Background and History
The Cooks Creek Watershed Association (CCWA) was organized in 1974. In the 40 years since its founding, Cooks Creek Watershed Association has worked to further its goal:
“To protect, preserve and improve the quality of water, land and life in the Cooks Creek Watershed.”
Education and Outreach
We believe that the education of our children in the interconnections of all life will prepare them to make life’s decisions in an environmentally friendly manner. Environmental camps have been conducted jointly by Cooks Creek Watershed Association and other nearby environmental education groups almost every year from 1975 to 1995. We have explored topics ranging from life in ponds and wetlands, forest ecology, Native Americans, and included night-time owlings. In 2000, the Cooks Creek Watershed Association revitalized its outreach for children by initiating the annual Mini-Monster Mayhem program. This half-day workshop introduces elementary age children to stream ecology and the importance of protecting water quality and conserving water resources.
Water Quality and Stream Improvement
In 1975, Cooks Creek was classified as a “warm water fishery” suitable for trout stocking. The CCWA recognized that the water quality was much higher than warm water fishery since Cooks Creek supported reproducing populations of brown and brook trout, had abundant macro invertebrates and had many other small fishes. In 1976, CCWA initiated the first stream reclassification effort and saw the creek’s classification raised to “cold water fishery.” In the late 1980s, after much work on the part of the members of CCWA, the classification was again raised, this time to “exceptional value waters”, the highest designation given by PADEP.
Stream improvement was a very important part of CCWA during the 1980s. Starting in 1977 when its first gabion was placed to divert the storm flow away from an eroding bank until 1991 when the program was completed, CCWA members worked with the Soil Conservation District, the Pennsylvania Fish and Boat Commission and Trout Unlimited to reduce soil erosion and flooding. Recent streambank stabilization efforts on the part of Trout Unlimited in Durham, Springfield and Lower Saucon have won the support of the CCWA.
Water quality monitoring has been a driving force of CCWA since the first reclassification of the waters of Cooks Creek in 1976. CCWA has tested the stream at varying places and times. In 1975, testing for E. coli bacteria was started and continued until 1977. The Fish Commission has surveyed the stream with shock treatments and the Delaware River Keepers Network has tested the waters for dissolved oxygen, pH, temperature, nitrates and phosphates. CCWA has joined the River Keeper and is now testing for these five parameters at four sites in the watershed. CCWA was asked to assist the U.S. Geologic Survey in measuring the groundwater levels and flows in the Cooks Creek Watershed. CCWA members participated for two years, measuring rainfall and recording meteorological events. The monitoring of the creek has been recently increased to include the activation of two stream gauging stations, one in Durham and one in Springfield as well as a monthly groundwater level monitoring program. Information from these programs will be used to develop a calibrated hydrologic model for the watershed to guard against overuse of water resources at the expense of the Cooks Creek.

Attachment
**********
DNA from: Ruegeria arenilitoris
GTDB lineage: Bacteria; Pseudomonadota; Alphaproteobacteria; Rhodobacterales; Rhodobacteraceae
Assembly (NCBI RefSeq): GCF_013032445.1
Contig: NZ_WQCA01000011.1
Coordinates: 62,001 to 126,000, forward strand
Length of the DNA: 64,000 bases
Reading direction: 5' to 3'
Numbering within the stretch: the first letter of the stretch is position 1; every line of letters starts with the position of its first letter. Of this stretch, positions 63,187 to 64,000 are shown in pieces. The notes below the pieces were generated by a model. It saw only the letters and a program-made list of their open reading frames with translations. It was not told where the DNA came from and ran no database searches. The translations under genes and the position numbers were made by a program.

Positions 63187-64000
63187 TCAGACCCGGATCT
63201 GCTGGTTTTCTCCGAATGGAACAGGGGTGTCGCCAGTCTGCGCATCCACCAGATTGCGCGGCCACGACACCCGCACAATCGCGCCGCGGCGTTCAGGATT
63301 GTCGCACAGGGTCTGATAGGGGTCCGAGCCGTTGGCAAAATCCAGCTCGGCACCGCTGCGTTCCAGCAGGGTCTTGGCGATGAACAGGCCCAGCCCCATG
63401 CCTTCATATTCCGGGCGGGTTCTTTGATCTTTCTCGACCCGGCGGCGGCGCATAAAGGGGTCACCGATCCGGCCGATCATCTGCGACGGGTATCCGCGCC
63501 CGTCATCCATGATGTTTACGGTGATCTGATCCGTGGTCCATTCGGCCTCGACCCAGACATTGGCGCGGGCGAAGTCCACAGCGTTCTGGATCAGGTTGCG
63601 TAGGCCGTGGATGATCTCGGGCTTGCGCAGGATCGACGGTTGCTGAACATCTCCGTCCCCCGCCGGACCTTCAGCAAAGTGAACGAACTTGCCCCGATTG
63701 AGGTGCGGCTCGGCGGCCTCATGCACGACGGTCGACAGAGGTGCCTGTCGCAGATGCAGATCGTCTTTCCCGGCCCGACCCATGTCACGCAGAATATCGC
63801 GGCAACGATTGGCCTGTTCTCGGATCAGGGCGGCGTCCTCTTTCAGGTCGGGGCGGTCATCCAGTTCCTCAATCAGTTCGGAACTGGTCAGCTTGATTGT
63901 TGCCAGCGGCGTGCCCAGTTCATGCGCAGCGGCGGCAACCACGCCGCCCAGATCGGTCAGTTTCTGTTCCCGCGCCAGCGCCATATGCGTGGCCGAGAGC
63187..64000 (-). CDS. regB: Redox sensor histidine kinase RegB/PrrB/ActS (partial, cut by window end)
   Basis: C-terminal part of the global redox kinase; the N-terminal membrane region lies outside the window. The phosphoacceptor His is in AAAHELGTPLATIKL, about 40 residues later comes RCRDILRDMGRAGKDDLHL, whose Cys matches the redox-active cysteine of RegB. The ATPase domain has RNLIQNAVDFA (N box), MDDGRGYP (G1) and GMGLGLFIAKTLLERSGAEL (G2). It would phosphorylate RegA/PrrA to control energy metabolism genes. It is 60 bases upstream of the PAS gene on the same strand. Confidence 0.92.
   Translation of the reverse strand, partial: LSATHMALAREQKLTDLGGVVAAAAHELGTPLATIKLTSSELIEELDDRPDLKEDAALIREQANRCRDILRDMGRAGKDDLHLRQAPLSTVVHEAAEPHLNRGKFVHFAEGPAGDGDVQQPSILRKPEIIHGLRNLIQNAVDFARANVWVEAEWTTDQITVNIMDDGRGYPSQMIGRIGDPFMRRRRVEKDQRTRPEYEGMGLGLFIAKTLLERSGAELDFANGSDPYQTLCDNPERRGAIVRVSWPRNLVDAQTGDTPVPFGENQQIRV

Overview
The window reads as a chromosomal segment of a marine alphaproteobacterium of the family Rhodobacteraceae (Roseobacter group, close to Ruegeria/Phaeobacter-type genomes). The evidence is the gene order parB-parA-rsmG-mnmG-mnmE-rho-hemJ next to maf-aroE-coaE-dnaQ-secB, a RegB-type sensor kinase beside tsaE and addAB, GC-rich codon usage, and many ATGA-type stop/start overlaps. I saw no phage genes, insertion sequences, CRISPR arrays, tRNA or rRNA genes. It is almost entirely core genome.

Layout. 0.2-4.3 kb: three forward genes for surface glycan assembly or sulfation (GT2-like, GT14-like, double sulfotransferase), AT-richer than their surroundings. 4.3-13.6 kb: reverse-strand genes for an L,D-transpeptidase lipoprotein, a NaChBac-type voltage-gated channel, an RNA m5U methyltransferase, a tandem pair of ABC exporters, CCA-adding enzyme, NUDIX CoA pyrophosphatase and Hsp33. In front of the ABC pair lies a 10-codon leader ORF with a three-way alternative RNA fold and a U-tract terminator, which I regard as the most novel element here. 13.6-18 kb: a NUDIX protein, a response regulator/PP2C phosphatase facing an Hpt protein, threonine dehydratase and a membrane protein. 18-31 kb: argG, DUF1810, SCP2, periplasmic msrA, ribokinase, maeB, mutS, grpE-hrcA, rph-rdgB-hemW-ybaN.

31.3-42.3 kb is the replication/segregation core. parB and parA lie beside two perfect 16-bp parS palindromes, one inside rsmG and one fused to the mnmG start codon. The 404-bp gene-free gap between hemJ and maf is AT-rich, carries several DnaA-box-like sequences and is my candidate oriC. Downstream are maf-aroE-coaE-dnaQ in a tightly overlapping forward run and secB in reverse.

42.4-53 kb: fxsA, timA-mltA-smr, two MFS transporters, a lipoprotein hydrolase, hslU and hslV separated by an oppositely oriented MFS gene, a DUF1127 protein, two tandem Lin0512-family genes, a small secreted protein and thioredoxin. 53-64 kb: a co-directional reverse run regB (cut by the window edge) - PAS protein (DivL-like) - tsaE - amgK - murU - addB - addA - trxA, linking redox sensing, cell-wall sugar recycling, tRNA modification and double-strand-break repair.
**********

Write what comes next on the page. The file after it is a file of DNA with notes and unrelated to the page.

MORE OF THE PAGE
Conservation and Open Space Protection
In the 1990s the CCWA helped broker an agreement that involved the donation of a 64-acre tract of land to Heritage Conservancy. This innovative approach to resource protection was the first in a long line of conservation easements in the watershed. CCWA members have consistently supported the use of PA Act 319 agricultural easements that help conserve valuable agricultural lands. In 2000, the CCWA was instrumental in convincing Springfield Township residents to support an open space referendum that included a quarter percent ( ¼%) wage tax increase to buy easements protecting our valuable open spaces. Ongoing work in conjunction with other local conservation groups focus land preservation efforts in important headwater areas and other natural areas.
The CCWA is currently involved in regional planning efforts that will ensure the long-term protection of the creek. Members are currently active in local government in Durham, Springfield and Lower Saucon townships to ensure that local government is following the Cooks Creek Watershed Protection Plan. CCWA recently petitioned Springfield Township to become an Audubon Society “Birdtown” which ensures residents have access to useful information, seminars and backyard habitat workshops. Our ongoing monitoring efforts will include an upgrade of our water quantity monitoring stations, showing us the benefits of strong riparian buffer protections and improvements in stormwater management. Native and invasive plant workshops are being offered to assist private landowners in this important aspect of backyard management. CCWA continues to advocate for the permanent protection of open space. The CCWA recently partnered with the StopPennEast effort to keep the PennEast pipeline out of the Cooks Creek Watershed.
CCWA will continue to provide leadership in local environmental issues and introduce new and exciting educational opportunities. We are always looking for volunteers to help with projects and to serve on committees and boards. If you are interested in helping, or have an idea for how we can expand our services to the community, please let us know.